Syria: this afternoon USG Pascoe briefed the Security Council on the situation in Syria. On Tuesday, the SG said that he would have Pascoe provide more detail about the latest developments in Syria as the Security Council considers its response. At the meeting, Ambassador Rice condemned the violence in the “strongest possible terms”. On Friday, the HRC has scheduled a special session to consider the situation in Syria, at which Council members will consider a draft resolution circulated by the U.S. condemning the violence and calling for an international inquiry.
Peacekeeping: This morning, the Security Council unanimously adopted resolutions to extend two UN peacekeeping mission mandates: 1) UNMIS until July 9, 2011; and 2) MINURSO until the end of April 2012.
Côte d’Ivoire: OCHA reports that thousands of people face enormous humanitarian needs. Their vulnerability is aggravated by a lingering lack of security in certain places, as well as by the difficulty in obtaining access to essential health, education, and sanitation services. Thus, in order to identify and focus on the needs of the most vulnerable people, the UN has deployed an UNDAC team to Abidjan and the western part of the country since April 19th. UNDAC has confirmed that the western part of Côte d’Ivoire is in greatest need. In Abidjan, the team has assessed the need to help the government in areas of civil protection, health, education, and public hygiene.
Libya: Today, the three-person team sent by the HRC arrived in Libya to investigate and assess human rights conditions there. The team is made up of Cherif Bassiouni, Asma Khader, and Philippe Kirsch. In regards to support for rebels in Libya, the Spokesperson said that the UN was focusing on obtaining an immediate ceasefire and trying to expand humanitarian access in the country.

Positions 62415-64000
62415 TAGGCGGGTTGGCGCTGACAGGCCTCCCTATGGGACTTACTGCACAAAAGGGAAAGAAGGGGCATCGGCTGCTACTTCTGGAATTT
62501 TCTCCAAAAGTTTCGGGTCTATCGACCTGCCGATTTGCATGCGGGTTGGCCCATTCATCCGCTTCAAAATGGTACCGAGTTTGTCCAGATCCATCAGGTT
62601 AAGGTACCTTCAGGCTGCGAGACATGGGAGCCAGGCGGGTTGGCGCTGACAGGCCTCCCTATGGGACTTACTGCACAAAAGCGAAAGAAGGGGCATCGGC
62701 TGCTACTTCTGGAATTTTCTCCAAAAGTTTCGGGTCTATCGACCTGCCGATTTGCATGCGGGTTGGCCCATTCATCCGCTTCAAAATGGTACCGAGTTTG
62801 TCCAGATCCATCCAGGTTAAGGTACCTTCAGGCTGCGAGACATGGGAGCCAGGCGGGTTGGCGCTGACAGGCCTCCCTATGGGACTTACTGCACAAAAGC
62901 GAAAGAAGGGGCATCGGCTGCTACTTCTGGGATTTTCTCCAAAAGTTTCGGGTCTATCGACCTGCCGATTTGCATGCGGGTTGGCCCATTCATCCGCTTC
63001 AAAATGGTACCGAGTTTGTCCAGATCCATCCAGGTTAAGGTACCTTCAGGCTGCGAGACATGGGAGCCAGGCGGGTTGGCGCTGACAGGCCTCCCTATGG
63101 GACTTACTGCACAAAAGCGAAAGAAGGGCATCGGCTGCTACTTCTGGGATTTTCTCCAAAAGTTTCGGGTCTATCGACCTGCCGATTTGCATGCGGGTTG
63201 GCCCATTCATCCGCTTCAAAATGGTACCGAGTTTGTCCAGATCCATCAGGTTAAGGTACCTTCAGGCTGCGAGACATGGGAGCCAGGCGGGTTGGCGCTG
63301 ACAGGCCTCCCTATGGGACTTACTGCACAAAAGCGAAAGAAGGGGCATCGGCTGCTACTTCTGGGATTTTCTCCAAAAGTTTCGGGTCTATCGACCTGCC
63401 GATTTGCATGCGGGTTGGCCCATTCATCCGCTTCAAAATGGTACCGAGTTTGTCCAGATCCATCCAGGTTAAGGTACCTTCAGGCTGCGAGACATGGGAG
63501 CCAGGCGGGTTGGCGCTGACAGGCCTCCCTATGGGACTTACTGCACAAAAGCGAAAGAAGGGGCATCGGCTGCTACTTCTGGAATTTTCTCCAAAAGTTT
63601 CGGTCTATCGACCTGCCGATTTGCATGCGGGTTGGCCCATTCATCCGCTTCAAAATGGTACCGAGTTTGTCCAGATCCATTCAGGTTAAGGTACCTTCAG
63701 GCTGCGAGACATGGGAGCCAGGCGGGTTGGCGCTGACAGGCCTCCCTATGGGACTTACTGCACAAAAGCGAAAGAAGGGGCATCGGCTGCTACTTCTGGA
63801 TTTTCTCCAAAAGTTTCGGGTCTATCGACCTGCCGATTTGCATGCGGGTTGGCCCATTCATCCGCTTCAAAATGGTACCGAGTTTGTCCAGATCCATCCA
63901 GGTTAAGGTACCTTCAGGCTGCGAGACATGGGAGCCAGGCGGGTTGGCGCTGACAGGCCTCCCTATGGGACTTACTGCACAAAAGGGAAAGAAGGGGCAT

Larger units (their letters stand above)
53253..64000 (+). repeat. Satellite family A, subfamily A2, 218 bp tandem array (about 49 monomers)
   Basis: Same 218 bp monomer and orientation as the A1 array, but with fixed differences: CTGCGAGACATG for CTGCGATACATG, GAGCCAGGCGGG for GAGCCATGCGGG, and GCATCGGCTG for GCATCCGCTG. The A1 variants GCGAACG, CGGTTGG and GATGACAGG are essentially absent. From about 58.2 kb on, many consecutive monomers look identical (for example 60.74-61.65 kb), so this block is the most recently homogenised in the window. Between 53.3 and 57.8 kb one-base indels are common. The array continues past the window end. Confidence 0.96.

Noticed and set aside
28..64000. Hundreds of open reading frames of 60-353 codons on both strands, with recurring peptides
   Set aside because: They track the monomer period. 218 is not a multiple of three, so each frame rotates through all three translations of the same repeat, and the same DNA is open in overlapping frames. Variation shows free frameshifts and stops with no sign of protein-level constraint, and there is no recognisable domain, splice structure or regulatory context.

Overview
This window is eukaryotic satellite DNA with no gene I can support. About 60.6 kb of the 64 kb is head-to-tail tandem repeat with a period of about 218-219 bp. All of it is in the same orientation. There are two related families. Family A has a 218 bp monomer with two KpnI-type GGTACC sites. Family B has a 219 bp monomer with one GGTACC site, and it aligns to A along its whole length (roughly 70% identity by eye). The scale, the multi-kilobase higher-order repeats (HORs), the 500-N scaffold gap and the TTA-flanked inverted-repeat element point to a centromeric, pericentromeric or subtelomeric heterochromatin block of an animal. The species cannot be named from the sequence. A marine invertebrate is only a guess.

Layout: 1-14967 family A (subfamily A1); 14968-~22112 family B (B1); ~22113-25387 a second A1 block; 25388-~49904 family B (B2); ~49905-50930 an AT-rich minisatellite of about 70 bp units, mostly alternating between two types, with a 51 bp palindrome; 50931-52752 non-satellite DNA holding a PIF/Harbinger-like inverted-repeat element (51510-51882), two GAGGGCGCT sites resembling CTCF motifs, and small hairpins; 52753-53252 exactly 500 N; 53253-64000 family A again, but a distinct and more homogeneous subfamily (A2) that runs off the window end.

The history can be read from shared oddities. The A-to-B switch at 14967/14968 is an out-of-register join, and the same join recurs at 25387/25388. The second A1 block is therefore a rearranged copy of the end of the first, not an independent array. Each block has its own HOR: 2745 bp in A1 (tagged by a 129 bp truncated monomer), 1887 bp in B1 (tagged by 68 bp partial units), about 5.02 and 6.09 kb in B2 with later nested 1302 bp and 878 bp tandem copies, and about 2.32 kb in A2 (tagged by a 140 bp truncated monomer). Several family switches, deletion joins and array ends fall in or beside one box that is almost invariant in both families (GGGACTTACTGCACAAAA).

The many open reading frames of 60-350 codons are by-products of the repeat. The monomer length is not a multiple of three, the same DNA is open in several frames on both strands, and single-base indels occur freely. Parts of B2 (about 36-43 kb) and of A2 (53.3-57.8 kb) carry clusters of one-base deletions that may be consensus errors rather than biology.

Darfur: Ibrahim Gambari, the Joint Special Representative for UNAMID, launched a large-scale project to aid IDPs on their return to Darfur. UNAMID will manage the effort to distribute high-capacity rolling water containers to eight returnee villages. Gambari officially launched the project in North Darfur, home to 3,000 returnees. He noted that one of the major sources of conflict in Darfur is access to water.
NCDs: Today, the WHO launched the first global status report on noncommunicable diseases (NCDs), which proves that these diseases are the leading killer today and are on the rise. In 2008, 36.1 million people died from conditions such as heart disease, stroke, chronic lung diseases, cancers, and diabetes. Roughly 80% of these deaths occurred in low- and middle-income countries. WHO DG Margaret Chan stated, “The rise of chronic noncommunicable diseases presents an enormous challenge. For some countries, it is no exaggeration to describe the situation as an impending disaster; a disaster for health, for society, and most of all for national economies. Nevertheless, WHO explains that policies that promote government-wide action against NCDs such as stronger anti-tobacco controls and promoting healthier diets should be implemented.